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Wednesday, August 21, 2013

New York - City Faces Balancing Act As Hasidic Community Grows

New York - With latest population numbers showing ultra-Orthodox Jews making up close to one-third of the Jewish population in the city, scholars and political analysts say that city government will be forced to strike a delicate balance as clashes between Hasidic and secular cultures continue to flare up.
The NEW YORK TIMES Reports that as fast as ultra-Orthodox numbers are growing, so too is its political clout due to a “politically astute new generation of ultra-Orthodox leaders.”

WIth an almost exclusive ability to turn followers into “cohesive” voting blocs, grand rebbes of Hasidic sects are welding political power not seen in the city for generations.
“No one can deliver votes like a rebbe can,” said Samuel Heilman, a sociology professor at the City University of New York and scholar on the ultra-Orthodox.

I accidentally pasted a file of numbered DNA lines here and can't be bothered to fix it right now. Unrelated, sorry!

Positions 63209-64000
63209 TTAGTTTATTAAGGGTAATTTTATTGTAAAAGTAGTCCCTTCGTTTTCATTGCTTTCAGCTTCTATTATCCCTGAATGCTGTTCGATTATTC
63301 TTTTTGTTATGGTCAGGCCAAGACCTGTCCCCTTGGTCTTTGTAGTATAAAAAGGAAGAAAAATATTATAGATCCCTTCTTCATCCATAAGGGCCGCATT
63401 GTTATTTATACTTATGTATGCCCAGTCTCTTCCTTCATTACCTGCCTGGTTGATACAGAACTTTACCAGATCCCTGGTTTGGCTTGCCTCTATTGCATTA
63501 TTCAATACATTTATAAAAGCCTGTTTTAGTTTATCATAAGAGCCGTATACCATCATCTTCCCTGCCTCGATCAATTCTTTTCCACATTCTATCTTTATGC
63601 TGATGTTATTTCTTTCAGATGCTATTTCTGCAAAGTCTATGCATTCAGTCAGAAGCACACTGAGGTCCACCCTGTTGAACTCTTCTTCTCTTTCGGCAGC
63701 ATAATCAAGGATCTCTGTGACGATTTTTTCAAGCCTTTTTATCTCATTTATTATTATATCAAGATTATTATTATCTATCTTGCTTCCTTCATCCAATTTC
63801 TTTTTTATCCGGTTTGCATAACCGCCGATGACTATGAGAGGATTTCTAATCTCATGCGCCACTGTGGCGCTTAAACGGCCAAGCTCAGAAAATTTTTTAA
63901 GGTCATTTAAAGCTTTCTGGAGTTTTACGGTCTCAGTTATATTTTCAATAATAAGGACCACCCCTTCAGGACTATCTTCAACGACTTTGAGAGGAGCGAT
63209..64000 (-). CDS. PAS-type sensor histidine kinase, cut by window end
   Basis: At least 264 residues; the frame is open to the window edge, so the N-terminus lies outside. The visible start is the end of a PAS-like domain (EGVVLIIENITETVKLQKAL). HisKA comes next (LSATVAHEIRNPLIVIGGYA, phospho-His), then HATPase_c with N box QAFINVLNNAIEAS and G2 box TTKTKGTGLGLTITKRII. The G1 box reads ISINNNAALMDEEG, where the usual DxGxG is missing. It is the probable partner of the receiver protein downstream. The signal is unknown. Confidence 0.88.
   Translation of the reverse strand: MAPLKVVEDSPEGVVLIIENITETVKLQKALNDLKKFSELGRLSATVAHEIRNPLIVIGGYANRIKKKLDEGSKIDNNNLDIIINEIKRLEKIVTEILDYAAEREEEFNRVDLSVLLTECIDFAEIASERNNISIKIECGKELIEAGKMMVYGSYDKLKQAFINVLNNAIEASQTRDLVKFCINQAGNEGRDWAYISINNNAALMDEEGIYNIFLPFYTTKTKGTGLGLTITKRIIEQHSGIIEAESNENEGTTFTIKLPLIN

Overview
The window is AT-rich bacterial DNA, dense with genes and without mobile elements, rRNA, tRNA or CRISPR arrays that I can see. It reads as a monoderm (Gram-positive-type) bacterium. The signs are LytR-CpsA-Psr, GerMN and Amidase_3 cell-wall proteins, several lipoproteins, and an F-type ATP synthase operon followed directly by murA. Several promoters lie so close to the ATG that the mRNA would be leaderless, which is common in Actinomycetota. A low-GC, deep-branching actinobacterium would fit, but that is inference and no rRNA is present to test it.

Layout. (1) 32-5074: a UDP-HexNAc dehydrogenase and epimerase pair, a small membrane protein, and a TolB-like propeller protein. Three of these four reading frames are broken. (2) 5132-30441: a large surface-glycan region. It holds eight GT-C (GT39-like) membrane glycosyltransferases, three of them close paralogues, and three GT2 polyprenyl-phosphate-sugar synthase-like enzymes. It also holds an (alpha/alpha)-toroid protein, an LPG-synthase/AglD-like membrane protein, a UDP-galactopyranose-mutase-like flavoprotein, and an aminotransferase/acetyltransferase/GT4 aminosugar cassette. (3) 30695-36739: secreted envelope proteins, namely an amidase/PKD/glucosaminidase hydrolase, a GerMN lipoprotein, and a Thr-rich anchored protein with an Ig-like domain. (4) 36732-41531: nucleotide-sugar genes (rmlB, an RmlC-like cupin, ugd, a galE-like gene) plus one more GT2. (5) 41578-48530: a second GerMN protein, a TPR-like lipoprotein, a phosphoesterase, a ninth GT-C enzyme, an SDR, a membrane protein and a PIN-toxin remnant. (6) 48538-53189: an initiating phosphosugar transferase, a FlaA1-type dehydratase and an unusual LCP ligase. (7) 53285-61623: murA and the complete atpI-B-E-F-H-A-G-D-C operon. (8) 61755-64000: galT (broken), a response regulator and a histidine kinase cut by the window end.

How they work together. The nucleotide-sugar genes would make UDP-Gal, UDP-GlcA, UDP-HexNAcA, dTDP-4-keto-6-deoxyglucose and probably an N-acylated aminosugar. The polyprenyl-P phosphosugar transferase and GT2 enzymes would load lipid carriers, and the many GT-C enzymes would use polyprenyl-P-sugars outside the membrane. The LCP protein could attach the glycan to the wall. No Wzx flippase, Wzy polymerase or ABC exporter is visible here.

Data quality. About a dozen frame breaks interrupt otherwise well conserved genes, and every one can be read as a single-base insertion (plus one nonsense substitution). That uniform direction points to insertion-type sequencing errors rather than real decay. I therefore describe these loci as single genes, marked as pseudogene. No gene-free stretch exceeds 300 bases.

“They are no longer an obscure group,” said Heilman.
Examples of the ultra-Orthodox power are becoming more prominent, say analysts, with prime examples being specific nights set aside in Brooklyn so that each mayoral candidate could personally relate their views to Hasidics on the controversial issue of metzitzah b’peh, and the policy-altering subject of using well water in the baking of matzos.

Rabbi David Niederman, executive director of the United Jewish Organizations of Williamsburg, said many issues that the community butts heads with the city over are “core Jewish religious beliefs and will not change, but where there’s ways to work with the government, we will do that.”

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